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We’ve got tons of way to filter data in Microsoft Clarity, including standard filters, and advanced filters. What if you want to add some additional filters? Well you can, if you add custom tags. How easy is it to do that? Well, pretty easy if you understand what you want to capture AND you know which template files or pages you need to edit on your website. In this post, we will look at a couple of examples of how to add custom tags to filter the dashboard and recordings even further.
If you are in the filters for either the dashboard or recordings, you will notice a section for Custom tags. By default, nothing will show in this section until you start setting them up.
Adding the custom tags is similar to adding the initial tracking script, but it might not necessarily be added in the same place. If we go back to the instructions for adding that script, it must be added in the header of our website. If you want to add a custom tag and include it as a part of the tracking script, this means it will fire on every single page of your site. This might be fine in your circumstances, in which case, add in a new line right before the closing </script> line and put clarity(“set”, “key”, “value”); – with the key being the name of the tag you want to add, and the value being what you want to see when you select the filter. Confused? Let’s look at some examples.
Let’s say that someone was interested in my events page and reviewed it… I might be interested to know what led them there and know the journey that takes people to that specific page. So I could add the following script to the header for that specific page that would run when the Events page was viewed. By using the code below, with Individual Page as the KEY, and Events as the VALUE, this would add in a new tag called Individual Page into Clarity.
Now that’s great, but the reality is, most people with a site have some kind of Content Management System that uses templates and a series of files that make up their site, rather than static pages. The content is also set dynamically a lot of times, so I wanted to try and do that instead. The first thing I wanted to add was a tag that allowed me to filter my recordings and visits based on the category of blog posts people were viewing. This would give me the ability to drill down in to the recordings for all visits that included blog posts for a specific kind, such as those on Dynamics 365 Customer Voice, or Personal Brand, or even on Microsoft Clarity. To do this, I wanted to only fire the script on blog posts rather than all of the pages on my site, so I added it to the theme file used for single blog posts. I use WordPress so it was easy to find the right file. WordPress is written in PHP, so I was able to set the category for any post being viewed dynamically. So below, the KEY being used is ‘Category’ and the VALUE being used is set using PHP and pulling in the name of the category from the blog post.
After I added this, and waited a few hours, I could then see the tag of Category (which again is the KEY part from the script example at the start of this post), and all of the category names (which is the VALUE part from the script example). Now it looks a bit messy, mainly because I forgot that some of my posts had multiple categories…. which concatenated them together… lessons learned right? But it does indeed then filter my data accordingly.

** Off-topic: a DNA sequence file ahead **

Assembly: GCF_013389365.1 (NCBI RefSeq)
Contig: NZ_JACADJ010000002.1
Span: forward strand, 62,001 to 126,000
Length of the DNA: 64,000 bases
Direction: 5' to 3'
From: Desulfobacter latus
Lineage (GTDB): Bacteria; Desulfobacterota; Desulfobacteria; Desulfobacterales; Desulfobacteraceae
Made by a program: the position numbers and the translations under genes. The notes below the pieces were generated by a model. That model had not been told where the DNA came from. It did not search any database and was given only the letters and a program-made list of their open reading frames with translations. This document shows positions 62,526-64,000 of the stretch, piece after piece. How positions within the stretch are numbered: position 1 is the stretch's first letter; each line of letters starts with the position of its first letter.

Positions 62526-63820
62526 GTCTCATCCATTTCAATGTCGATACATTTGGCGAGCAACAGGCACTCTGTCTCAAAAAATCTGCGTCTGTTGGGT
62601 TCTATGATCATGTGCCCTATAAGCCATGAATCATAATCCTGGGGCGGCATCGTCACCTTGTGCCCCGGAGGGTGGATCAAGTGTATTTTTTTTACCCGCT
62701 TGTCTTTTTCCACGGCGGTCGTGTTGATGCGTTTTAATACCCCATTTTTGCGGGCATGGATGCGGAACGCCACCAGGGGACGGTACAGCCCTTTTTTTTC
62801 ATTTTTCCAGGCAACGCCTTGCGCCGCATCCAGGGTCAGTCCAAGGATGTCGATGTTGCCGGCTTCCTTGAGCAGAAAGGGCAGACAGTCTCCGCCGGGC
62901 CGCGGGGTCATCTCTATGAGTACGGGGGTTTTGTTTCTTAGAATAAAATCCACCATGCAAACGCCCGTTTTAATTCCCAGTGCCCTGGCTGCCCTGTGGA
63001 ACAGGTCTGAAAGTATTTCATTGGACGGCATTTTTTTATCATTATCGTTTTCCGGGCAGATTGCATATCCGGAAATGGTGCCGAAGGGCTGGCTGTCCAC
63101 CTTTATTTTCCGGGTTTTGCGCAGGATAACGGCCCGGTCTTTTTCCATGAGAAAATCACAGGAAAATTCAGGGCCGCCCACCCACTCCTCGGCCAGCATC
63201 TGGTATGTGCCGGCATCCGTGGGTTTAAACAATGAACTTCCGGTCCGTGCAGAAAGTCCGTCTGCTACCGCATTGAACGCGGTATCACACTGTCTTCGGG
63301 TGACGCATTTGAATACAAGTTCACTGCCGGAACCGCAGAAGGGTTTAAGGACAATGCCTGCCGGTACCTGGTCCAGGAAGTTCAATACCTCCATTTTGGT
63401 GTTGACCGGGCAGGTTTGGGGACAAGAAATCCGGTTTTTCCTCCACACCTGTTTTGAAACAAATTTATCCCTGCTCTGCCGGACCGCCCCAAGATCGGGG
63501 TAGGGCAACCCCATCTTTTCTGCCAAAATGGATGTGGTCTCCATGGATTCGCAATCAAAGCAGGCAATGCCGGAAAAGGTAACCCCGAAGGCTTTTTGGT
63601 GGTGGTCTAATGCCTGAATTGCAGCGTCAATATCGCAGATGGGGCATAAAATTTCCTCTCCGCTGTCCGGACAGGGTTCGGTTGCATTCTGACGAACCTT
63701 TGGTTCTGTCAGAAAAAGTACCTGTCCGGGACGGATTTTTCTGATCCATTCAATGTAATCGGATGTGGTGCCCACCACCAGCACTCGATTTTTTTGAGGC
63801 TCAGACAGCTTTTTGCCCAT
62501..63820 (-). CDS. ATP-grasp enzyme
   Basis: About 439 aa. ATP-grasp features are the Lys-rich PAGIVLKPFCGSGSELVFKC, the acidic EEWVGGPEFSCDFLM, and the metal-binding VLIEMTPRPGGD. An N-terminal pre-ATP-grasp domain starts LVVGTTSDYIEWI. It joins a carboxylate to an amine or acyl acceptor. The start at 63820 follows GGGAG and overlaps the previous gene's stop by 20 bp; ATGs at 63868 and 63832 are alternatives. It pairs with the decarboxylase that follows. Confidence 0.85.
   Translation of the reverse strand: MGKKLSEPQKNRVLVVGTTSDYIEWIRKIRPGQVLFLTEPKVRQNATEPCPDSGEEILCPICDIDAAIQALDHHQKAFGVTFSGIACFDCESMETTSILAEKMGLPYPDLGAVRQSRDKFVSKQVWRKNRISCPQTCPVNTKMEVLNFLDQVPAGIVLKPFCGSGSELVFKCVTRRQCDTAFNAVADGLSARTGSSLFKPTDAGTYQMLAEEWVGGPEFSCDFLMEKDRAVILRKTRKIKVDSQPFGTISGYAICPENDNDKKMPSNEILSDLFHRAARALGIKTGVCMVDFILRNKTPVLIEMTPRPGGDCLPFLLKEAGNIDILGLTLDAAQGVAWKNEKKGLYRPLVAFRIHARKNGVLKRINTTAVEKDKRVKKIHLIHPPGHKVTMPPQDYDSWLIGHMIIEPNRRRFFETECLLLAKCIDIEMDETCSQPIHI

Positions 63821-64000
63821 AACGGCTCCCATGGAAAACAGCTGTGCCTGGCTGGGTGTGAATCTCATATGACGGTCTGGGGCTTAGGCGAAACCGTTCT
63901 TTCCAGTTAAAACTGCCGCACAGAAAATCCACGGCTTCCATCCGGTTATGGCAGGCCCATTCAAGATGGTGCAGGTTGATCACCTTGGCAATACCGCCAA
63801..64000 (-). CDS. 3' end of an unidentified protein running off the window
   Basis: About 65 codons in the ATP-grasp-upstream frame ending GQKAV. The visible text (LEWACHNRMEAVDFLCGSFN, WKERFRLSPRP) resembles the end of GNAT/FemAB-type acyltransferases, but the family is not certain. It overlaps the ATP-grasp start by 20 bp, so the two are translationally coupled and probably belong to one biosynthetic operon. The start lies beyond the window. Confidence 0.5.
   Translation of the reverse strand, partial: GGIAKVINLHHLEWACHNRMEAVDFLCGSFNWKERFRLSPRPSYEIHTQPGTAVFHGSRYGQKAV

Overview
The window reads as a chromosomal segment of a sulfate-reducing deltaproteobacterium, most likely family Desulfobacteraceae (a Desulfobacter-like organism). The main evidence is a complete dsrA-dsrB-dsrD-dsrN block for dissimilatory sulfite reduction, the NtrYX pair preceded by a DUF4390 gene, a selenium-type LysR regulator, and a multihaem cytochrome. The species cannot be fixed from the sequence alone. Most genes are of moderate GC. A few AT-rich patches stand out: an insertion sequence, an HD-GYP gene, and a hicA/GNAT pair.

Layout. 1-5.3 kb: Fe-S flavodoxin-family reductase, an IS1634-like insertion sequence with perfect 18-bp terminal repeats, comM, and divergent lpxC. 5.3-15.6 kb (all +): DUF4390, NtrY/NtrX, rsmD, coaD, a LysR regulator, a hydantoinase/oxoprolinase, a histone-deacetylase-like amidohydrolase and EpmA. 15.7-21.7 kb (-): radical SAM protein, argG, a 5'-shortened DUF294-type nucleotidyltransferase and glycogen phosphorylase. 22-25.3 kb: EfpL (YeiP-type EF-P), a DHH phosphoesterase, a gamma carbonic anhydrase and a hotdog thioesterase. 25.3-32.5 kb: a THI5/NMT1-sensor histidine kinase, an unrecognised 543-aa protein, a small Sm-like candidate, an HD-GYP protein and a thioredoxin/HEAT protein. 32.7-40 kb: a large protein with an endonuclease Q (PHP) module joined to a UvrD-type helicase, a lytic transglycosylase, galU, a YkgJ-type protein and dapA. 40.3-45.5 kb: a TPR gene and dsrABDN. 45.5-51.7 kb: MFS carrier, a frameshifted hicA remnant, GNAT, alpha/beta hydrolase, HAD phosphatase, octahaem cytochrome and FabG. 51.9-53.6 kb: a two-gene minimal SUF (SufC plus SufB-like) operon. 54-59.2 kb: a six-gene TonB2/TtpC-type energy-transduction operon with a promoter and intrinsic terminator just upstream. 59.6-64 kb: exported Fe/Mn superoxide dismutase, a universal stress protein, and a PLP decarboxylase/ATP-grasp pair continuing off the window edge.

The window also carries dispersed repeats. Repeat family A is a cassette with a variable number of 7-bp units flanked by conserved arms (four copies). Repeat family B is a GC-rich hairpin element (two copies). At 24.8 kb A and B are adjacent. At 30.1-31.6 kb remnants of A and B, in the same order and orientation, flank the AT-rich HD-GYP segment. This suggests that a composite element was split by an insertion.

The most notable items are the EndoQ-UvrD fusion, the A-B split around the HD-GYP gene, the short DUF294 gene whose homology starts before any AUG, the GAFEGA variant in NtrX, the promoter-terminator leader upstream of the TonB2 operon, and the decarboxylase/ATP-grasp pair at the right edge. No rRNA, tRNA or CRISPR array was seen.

Next I wanted a way to see all visits where someone had ended up on a page that included a form. On my site I have three of them. So I wanted to add a KEY of Online Form, and then have various VALUES, one to represent each of the three forms I have. So for this, I again used some PHP to query the id of the page, and depending on which one it is, then go through and set the correct value.
This is how it then looks in Clarity, with the tag of Online Forms and the three values I added to my script above.
The last one then got a bit more adventurous. I wanted to have a way to filter the data in Microsoft Clarity and see recordings and visit information for those visitors who I knew were a subscriber of my blog, versus those who aren’t. In my situation, I know that when I sent out an email about a new blog post, an id is passed through the URL at the top of the page. This is pretty common with marketing platforms and can be done pretty easily when sending out emails, or sharing links. I wanted to check the URL and see if that parameter existed and then using the KEY of Subscriber, set the VALUE to Yes if the parameter was present, and No if it wasn’t. You could also apply this to UTM Parameters, in general, to capture all kinds of data and pass them through as Custom tags in Microsoft Clarity. This is what I used. So we use the clarity code, then Subscriber as the KEY then the value is determined by checking the URL, and looking to see if subscriber_id appears at the end. If it does (not false), then use Yes, if it doesn’t use No.
And here it is in Clarity.
Once you’ve got your custom tags in, you would click on one to select it.
Then click on the plus button to add it to the filter. Finally, click Apply just like you would with any of the other filters.
Now we can see the custom tags listed along with the value that was selected. Keep in mind that the tags are going to be combined to make one big AND filter, so in this example the recordings/visits must include the custom tag where Category equals Portals AND Subscriber equals No.
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